Is Hungary still a democracy? This question has also come up frequently in the Polish media in recent years.

Viktor Orbán's rule began in April 2010, when his party, Fidesz, won the parliamentary elections. With 52% of the vote, Fidesz politicians took more than two-thirds of the seats and thus won a constitutional majority.

The opposition suffered defeat, winning in only two of 186 individual constituencies (interestingly, both belonged to Budapest's 13th district). In the capital, Fidesz won less, with 46.3% of the vote, which came as no surprise to analysts. After all, Budapest in the post-socialist decades was a stronghold of leftist and liberal parties.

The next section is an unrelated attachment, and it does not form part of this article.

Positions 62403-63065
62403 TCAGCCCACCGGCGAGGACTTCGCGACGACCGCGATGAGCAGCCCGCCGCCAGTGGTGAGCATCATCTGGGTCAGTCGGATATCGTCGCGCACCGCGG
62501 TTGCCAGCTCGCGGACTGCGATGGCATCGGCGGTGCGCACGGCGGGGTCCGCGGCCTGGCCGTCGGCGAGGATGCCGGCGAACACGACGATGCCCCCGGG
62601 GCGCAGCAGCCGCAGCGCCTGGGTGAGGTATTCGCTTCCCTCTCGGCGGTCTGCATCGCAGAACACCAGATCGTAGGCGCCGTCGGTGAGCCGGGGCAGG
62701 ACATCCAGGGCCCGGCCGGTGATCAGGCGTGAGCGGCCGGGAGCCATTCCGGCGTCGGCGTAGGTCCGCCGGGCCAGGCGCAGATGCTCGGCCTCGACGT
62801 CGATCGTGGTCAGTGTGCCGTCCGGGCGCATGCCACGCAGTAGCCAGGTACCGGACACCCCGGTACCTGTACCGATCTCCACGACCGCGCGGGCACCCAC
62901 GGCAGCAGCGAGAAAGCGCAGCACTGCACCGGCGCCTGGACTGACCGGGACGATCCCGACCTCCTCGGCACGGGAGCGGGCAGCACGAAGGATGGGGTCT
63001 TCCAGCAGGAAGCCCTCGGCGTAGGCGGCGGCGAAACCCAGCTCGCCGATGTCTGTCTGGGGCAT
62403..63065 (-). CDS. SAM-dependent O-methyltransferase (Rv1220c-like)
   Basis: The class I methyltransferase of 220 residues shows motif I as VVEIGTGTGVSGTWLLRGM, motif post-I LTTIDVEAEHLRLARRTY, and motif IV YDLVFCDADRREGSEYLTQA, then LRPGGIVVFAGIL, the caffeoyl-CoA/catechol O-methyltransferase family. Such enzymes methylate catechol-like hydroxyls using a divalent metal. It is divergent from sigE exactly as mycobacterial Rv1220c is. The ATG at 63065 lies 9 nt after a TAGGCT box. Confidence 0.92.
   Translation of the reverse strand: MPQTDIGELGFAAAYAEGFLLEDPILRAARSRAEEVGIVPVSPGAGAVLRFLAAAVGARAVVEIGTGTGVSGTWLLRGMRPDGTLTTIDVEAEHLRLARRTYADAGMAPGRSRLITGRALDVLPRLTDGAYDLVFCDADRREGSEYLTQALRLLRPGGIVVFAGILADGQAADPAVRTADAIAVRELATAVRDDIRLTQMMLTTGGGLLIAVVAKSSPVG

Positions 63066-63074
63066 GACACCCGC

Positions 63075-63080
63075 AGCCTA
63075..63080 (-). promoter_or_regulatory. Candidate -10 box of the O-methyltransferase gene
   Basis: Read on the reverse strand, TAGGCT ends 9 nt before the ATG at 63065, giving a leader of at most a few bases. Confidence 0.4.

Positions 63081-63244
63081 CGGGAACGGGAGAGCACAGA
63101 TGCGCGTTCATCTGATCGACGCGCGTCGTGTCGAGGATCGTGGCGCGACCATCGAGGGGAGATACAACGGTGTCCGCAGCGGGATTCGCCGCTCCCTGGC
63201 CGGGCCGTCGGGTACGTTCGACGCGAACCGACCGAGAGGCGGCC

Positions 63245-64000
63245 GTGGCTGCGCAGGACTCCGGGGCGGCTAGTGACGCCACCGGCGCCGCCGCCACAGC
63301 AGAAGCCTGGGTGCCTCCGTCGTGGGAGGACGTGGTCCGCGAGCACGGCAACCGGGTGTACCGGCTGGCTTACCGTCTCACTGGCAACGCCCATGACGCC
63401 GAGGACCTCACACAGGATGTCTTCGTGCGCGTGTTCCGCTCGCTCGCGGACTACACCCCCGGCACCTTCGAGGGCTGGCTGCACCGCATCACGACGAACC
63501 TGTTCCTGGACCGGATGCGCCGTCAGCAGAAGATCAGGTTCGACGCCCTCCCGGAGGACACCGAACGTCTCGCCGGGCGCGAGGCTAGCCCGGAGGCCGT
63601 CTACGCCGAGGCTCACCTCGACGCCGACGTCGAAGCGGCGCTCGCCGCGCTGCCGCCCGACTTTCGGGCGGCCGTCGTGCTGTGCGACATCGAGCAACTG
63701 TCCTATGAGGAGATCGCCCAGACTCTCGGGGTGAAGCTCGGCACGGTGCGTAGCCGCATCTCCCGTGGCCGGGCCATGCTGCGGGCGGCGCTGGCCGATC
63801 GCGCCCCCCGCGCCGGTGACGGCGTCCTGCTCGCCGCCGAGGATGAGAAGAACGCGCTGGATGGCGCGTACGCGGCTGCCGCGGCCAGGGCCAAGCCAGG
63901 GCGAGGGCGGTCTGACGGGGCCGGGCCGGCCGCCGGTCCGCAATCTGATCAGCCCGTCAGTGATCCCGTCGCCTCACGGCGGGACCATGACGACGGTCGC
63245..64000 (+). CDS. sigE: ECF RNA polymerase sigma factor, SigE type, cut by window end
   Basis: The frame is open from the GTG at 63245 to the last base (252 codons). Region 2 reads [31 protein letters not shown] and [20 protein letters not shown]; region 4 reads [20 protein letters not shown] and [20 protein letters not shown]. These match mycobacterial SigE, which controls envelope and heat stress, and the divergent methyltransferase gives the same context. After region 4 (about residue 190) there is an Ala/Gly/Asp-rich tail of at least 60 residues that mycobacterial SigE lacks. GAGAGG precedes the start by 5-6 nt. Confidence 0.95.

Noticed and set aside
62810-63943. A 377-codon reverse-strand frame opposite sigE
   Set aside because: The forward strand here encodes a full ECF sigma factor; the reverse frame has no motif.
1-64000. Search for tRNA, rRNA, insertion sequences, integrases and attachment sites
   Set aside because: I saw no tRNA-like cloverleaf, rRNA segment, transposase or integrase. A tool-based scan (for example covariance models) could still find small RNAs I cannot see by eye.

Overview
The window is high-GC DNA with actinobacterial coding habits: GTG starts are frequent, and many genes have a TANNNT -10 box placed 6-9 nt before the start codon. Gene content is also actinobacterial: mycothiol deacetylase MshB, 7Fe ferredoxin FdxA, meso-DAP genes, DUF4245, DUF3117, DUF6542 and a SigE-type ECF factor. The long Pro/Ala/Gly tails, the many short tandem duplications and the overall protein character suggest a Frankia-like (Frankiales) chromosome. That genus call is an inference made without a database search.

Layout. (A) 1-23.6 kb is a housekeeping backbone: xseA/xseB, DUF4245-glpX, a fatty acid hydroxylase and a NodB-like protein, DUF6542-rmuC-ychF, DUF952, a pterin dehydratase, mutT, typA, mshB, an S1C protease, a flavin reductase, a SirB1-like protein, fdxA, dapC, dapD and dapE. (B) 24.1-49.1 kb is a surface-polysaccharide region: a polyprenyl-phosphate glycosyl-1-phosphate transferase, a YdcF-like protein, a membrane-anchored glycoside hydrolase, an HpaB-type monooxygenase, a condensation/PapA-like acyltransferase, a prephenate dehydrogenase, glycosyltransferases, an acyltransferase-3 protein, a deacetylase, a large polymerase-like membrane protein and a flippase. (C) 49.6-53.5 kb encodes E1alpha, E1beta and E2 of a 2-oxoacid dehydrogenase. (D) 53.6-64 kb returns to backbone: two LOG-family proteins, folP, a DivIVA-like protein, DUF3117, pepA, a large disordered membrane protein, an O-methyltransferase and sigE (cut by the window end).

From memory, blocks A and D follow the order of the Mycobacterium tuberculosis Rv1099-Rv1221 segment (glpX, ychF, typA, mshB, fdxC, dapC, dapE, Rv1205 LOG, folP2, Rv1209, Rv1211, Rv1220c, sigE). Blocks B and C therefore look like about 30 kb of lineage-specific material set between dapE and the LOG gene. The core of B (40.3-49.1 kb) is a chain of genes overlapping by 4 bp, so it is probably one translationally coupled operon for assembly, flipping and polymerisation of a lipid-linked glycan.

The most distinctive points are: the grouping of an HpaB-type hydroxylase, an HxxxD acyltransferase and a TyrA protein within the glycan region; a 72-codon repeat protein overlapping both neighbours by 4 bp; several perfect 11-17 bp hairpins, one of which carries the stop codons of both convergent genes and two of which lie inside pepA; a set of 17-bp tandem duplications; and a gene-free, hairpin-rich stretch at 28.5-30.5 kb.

Fidesz repeated this victory in the fall local elections. Its candidates won the mayoral seat in Budapest (53.3%) and in almost every district of the capital. They also gained a majority in the district assemblies, (the 13th district was the exception). 

What were the consequences of these victories, and what does Hungarian local politics currently look like? Dr. Balázs Szabó of the Geographical Institute Research Center for Astronomy and Earth Sciences in Budapest provides answers to these questions in his analysis.

This publication is also available in Polish